Extreme Mammals is divided into nine sections and offers extensive detail on the evolutionary history and great family tree of mammals.
- Introduction: Upon entering the gallery, visitors are asked “What is extreme for mammals?” and discover models of the largest and smallest land mammals ever found: an overwhelming 15-foot-tall model of Indricotherium, an ancient rhinoceros-relative that was the largest mammal to walk the Earth; and a life-sized model of the extinct shrew-like Batodonoides, the smallest extinct mammal ever, which weighed less than a twentieth of an ounce, or the equivalent of a dollar bill. The most extreme sizes for creatures living today include the 200-ton blue whale, the largest animal—mammal or otherwise—ever known; and the bumblebee bat, the smallest living mammal, literally no bigger than a bee and as light as a dime.
- What is a Mammal? Visitors are introduced to the basics of mammal evolution and biology. There are more than 5,400 mammal species alive today, classified into 20 different groups, called orders. About 300 million years ago, the evolutionary branch of the tree of life that includes mammals split off from the branch containing reptiles. For over 130 million years, mammals lived side by side with dinosaurs, and some early mammal relatives are even mistaken for dinosaurs, such as the sail-back synapsid Dimetrodon. The fossil skull of the more mammal-like Cynognathus shows the specialized or differentiated teeth of early mammal ancestors. Additional characteristics unique to mammals include nursing their young with milk; three middle-ear bones; a diaphragm for breathing; a secondary palate that allows simultaneous eating and breathing; and a warm, stable body temperature.
- What is Extreme? Typical characteristics of mammals—having hair, possessing three middle ear bones, and being warm-blooded—are extreme compared to other groups of animals. The skeletons of Uintatherium—the first giant mammal that evolved after large dinosaurs became extinct—an opossum, and a cast of a human skeleton, illustrate a range of combinations of “normal” and “extreme” mammal qualities. Standing five-feet-tall at the shoulders, the Uintatherium’s huge body, bony horns, dagger-like teeth, and tiny brain for its body size are all unique features compared to other mammals. And humans are out of the ordinary with their large brain for their body size and ability to walk upright on two legs.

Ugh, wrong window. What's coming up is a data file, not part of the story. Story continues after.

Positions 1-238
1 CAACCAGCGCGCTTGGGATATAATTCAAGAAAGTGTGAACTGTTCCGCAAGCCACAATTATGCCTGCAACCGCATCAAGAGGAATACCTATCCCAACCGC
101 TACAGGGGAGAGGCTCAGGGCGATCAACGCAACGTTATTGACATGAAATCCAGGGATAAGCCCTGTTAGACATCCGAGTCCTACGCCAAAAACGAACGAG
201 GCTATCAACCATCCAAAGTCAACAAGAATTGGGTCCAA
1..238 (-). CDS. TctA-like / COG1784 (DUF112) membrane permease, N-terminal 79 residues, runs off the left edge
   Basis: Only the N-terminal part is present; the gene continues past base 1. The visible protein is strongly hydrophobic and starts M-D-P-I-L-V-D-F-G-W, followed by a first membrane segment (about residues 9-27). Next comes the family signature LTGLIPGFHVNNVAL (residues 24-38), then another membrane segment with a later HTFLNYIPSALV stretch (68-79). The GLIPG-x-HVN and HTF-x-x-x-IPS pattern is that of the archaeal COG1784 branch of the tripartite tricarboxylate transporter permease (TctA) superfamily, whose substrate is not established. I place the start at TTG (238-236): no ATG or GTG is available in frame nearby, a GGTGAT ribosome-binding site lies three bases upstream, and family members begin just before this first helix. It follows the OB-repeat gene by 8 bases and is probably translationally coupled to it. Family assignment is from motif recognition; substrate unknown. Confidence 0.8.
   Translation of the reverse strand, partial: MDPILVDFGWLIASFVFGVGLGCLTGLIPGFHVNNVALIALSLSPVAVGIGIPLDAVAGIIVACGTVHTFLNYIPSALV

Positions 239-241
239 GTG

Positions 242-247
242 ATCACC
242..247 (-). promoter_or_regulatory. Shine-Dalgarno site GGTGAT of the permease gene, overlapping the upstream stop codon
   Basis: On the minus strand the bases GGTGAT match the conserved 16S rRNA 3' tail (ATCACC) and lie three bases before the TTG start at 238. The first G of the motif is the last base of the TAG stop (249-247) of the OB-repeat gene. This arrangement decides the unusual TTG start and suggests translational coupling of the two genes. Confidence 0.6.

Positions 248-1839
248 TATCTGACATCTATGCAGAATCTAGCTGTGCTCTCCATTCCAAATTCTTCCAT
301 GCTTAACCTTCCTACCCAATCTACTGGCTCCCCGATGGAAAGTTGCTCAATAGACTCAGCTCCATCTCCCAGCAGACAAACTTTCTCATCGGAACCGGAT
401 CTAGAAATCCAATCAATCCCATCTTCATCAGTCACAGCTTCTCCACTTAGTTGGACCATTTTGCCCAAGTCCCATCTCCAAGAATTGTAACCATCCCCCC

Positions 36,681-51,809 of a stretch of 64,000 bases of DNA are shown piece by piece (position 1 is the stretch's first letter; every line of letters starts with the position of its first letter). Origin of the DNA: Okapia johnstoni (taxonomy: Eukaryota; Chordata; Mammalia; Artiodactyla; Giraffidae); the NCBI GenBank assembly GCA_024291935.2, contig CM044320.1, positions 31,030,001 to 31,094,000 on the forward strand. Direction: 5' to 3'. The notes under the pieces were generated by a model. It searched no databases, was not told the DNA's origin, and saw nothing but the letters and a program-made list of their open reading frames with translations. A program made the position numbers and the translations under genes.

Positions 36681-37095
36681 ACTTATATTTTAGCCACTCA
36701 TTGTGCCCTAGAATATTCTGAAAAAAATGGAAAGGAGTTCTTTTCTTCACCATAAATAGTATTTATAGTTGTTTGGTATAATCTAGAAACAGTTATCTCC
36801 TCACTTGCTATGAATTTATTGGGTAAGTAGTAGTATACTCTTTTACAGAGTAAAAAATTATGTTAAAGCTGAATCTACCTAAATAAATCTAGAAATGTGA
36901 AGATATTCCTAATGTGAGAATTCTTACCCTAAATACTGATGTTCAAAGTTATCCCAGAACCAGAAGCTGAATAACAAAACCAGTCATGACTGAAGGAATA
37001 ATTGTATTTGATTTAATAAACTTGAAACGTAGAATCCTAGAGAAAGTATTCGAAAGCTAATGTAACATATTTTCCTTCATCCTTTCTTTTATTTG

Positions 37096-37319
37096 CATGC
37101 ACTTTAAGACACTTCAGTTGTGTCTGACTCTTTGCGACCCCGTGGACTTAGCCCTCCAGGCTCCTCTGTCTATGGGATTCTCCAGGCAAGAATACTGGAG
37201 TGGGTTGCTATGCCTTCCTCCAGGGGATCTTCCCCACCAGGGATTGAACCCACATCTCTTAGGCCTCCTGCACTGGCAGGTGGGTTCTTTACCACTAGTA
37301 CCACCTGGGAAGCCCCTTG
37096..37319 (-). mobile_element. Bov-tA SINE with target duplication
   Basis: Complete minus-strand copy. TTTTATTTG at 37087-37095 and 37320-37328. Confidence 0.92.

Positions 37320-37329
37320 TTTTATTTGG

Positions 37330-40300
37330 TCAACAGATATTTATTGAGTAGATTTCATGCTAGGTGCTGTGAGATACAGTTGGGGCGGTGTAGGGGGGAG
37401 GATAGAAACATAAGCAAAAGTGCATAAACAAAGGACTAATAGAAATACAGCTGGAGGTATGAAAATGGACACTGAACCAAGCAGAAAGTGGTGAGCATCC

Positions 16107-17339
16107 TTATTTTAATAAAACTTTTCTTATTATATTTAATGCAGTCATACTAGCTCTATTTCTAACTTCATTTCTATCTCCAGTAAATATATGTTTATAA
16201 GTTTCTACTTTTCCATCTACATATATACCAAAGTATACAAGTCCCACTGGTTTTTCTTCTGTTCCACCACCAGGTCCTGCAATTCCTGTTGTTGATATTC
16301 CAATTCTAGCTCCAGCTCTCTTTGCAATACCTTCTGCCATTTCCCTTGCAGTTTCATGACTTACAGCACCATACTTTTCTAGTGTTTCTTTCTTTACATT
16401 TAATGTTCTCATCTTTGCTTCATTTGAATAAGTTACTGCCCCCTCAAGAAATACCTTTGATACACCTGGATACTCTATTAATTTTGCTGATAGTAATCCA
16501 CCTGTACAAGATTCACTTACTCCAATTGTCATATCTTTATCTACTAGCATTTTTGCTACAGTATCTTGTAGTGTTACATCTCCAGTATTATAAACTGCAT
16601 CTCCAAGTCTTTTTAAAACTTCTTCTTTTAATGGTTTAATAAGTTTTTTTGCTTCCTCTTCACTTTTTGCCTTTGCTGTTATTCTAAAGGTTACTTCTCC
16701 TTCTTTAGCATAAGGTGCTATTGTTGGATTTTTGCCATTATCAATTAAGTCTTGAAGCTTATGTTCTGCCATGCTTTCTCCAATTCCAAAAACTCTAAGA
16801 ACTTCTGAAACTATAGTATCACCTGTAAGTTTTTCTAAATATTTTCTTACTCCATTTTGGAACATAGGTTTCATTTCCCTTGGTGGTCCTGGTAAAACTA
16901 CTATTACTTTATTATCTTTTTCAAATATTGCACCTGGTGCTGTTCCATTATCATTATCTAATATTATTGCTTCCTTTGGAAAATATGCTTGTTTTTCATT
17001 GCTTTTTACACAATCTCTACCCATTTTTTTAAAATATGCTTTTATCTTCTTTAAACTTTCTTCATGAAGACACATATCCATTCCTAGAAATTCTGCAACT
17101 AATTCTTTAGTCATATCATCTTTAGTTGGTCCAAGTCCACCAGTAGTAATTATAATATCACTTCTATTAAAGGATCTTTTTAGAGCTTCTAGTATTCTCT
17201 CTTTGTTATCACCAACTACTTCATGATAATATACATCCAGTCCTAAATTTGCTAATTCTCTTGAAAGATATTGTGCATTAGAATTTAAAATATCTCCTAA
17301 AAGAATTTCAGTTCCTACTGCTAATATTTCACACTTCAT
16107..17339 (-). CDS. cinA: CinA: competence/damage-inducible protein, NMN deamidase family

- Head to Tail: Horns, tusks, noses, brains, body armor, and tails have come a long way in the evolutionary history of mammals. The purposes of these traits may include self-defense, recognizing kin, or attracting mates. For example, the Indonesian babirusa pig (Babyrousa babyrussa), a skull of which is on display, uses teeth that grow through the bones and skin of the top of its snout for display and fighting. The complete fossil carapace of a glyptodont shows how this car-sized armadillo-relative was covered with a thick, bony shell, or carapace, to protect itself from large predators. The life-sized model of Macrauchenia features a camel-like body, giraffe-like neck, and elephant trunk-like nose.
- Reproduction: Giving birth to live, well-developed offspring is “normal” for most mammals, but more than 300 species of living extreme mammals do things differently. Monotremes, mammals that lay eggs, and marsupials, mammals that give birth to very immature offspring and often have pouches, are each extraordinary when it comes to reproduction and far removed from the more common placental mammals, which have babies that develop for a long period within the womb. Just a handful of mammals lay eggs, including the platypus and echidnas featured in this section. However, egg-laying is the norm in other vertebrate groups like birds, reptiles, and amphibians. Among the eight taxidermy specimens on display in this section is a specimen of the spectacled bear, which shows how some placental mammals also give birth to unusually immature young. Adult spectacled bears tip the scales at around 200 to 300 pounds, but they weigh less than one pound at birth.